Enniscorthy

Enniscorthy (Irish: Inis Córthaidh) is a town in County Wexford situated on the River Slaney. It began as a Norman settlement and is now most famous for its role in the 1798 rebellion in Ireland where the odd looking and famous Vinegar Hill which overlooks the town, served as the camp and headquarters for the rebels. This was also the site of the Battle of Vinegar Hill.

View of Enniscorthy, as seen from Shannon Quay

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From Dublin, you can reach Enniscorthy by the N11 main road linking Gorey and Wexford town

It lies along the DublinRosslare railway line. See Irish Rail’s site.

  • The 1798 Centre (approximately 500 meters from the town center). Commemorates the 1798 rising against the British, and especially the last stand of the rebels on Vinegar Hill, just across the Slaney. Those long on enthusiasm and breath can climb to the top of Vinegar Hill for a magnificent view of the town. Those with just enthusiasm can drive to the top.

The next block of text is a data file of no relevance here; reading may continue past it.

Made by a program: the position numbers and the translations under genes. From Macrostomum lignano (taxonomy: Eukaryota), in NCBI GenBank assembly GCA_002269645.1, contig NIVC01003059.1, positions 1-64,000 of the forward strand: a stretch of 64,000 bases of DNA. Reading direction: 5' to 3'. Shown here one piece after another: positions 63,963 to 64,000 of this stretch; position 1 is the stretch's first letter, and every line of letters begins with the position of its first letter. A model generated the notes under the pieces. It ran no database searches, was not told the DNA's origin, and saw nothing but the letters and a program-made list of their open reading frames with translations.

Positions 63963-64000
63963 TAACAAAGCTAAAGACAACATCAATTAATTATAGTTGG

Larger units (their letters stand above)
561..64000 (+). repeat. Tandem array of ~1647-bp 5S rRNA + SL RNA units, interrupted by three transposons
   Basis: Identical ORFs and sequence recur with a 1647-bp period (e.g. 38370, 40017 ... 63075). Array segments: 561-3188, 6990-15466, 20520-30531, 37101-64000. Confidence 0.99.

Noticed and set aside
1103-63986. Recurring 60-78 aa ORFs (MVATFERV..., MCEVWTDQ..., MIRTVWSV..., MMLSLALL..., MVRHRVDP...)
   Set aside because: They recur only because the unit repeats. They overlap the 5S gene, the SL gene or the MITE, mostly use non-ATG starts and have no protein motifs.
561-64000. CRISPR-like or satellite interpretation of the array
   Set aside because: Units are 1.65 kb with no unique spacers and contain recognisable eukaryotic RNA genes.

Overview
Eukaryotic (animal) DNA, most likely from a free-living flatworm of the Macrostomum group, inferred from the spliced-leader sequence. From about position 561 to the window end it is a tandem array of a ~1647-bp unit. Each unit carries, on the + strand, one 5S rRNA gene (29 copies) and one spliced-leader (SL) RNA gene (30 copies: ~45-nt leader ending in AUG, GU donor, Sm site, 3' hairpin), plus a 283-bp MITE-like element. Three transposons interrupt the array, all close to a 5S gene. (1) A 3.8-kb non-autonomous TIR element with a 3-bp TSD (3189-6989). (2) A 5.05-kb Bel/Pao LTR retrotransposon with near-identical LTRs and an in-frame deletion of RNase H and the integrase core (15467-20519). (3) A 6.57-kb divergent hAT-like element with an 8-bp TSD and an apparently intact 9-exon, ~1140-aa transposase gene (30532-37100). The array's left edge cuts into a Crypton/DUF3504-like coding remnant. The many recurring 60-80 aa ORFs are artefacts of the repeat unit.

• Castle of Wexford. Dating to 1176, the castle has been changed many times over the centuries. It is the site of the County Wexford Folk Museum. 
  • St. Aidan’s Cathedral. Roman Catholic Cathedral, designed by one of the Pugin family. 

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